The Maryland House and Senate, backing substantively different bills to reorganize the Insurance Division, are each still headed for the same destination.
The House bill would create an independent, self-funding regulatory entity supported by fees, penalties and a surtax on Maryland insurers. Much of this funding would go to improve monitoring and processing capabilities necessary for national accreditation. There would also be a major effort to combat insurance fraud.
The Senate version, inexplicably, stops short of autonomy. It provides that the insurance commissioner be appointed by the governor and that money raised for the division's funds cannot be used by the Department of Licensing and Regulation for any other purpose. It does not, however, remove the agency from the meddling of DLR's secretary, William Fogle: It would continue to operate as a unit of Mr. Fogle's department. An additional problem is that the complex method of allocating fees and surtaxes would hamstring the use of the surtax for fraud prevention. It would not solve this vexing problem.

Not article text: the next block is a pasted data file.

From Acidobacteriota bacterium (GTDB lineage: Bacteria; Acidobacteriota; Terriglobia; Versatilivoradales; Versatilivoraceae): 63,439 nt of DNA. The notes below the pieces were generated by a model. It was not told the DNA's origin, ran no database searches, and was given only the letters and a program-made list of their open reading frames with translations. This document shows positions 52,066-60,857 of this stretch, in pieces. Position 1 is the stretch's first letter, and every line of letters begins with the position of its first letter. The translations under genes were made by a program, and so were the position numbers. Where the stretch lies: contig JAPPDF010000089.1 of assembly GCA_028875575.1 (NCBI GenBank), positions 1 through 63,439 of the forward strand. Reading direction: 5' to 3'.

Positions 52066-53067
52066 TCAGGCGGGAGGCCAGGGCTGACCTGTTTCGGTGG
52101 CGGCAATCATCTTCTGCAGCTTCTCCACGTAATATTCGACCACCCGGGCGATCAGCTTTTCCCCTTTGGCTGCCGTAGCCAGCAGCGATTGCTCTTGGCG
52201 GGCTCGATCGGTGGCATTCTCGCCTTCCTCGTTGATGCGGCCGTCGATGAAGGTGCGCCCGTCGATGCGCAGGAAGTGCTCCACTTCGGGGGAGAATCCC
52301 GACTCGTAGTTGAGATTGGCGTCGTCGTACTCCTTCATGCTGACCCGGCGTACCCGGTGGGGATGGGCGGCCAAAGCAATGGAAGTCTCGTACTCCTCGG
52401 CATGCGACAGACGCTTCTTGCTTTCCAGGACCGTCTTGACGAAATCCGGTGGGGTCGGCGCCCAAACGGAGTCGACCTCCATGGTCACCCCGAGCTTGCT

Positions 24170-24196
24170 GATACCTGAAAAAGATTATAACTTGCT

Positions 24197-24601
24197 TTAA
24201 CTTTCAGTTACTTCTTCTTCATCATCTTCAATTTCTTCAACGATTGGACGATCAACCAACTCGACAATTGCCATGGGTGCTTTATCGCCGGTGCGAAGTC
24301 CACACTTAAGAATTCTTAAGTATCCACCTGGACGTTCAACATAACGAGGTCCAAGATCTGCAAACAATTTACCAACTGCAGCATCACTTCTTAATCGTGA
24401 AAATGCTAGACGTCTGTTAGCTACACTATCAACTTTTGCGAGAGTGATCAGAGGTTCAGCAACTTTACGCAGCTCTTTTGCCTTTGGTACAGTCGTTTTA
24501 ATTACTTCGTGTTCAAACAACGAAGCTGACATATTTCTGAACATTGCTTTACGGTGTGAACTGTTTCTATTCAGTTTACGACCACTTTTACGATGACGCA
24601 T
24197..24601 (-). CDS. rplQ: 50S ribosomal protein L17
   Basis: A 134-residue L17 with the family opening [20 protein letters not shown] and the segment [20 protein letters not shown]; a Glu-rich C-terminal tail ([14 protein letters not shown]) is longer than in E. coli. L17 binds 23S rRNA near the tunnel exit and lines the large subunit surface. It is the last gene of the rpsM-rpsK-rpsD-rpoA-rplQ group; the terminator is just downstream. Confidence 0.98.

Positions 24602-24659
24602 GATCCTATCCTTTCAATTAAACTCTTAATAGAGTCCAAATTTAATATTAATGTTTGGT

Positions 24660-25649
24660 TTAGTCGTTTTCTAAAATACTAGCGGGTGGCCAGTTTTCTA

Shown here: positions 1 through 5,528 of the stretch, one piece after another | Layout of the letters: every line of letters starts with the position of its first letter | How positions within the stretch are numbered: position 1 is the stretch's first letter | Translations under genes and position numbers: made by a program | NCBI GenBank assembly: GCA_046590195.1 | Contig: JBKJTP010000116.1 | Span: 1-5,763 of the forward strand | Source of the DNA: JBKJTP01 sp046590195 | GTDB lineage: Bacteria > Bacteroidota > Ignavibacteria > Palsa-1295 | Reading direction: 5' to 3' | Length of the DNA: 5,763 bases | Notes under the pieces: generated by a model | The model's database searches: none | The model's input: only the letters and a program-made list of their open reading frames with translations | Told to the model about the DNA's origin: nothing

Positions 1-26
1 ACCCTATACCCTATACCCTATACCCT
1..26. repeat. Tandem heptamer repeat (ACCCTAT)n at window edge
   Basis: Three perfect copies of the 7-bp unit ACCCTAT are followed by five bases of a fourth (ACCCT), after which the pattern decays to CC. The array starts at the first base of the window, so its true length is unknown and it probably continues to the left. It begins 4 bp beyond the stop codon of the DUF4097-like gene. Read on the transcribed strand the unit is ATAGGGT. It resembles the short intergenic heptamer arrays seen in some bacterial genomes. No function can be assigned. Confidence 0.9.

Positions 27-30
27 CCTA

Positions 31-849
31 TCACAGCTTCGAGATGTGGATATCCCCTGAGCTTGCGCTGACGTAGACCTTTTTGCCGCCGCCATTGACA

We think the House bill represents the best path. Financial and administrative independence would allow this important regulator to move quickly to gain national accreditation and to combat insurance fraud. The Senate plan would hinder these objectives. There would be less money to fight fraud, and cases would become mired in the already overburdened criminal courts. It would also impede the march to accreditation by inserting a tit-for-tat retaliatory clause that would impose tough standards on companies domiciled in states that penalize unaccredited Maryland insurers.
There's a chasm between these approaches. The two bills need to be speedily sent to a conference committee, where they can be fashioned into a workable -- and necessary -- reform for an agency that has a profound impact on the lives of most Marylanders.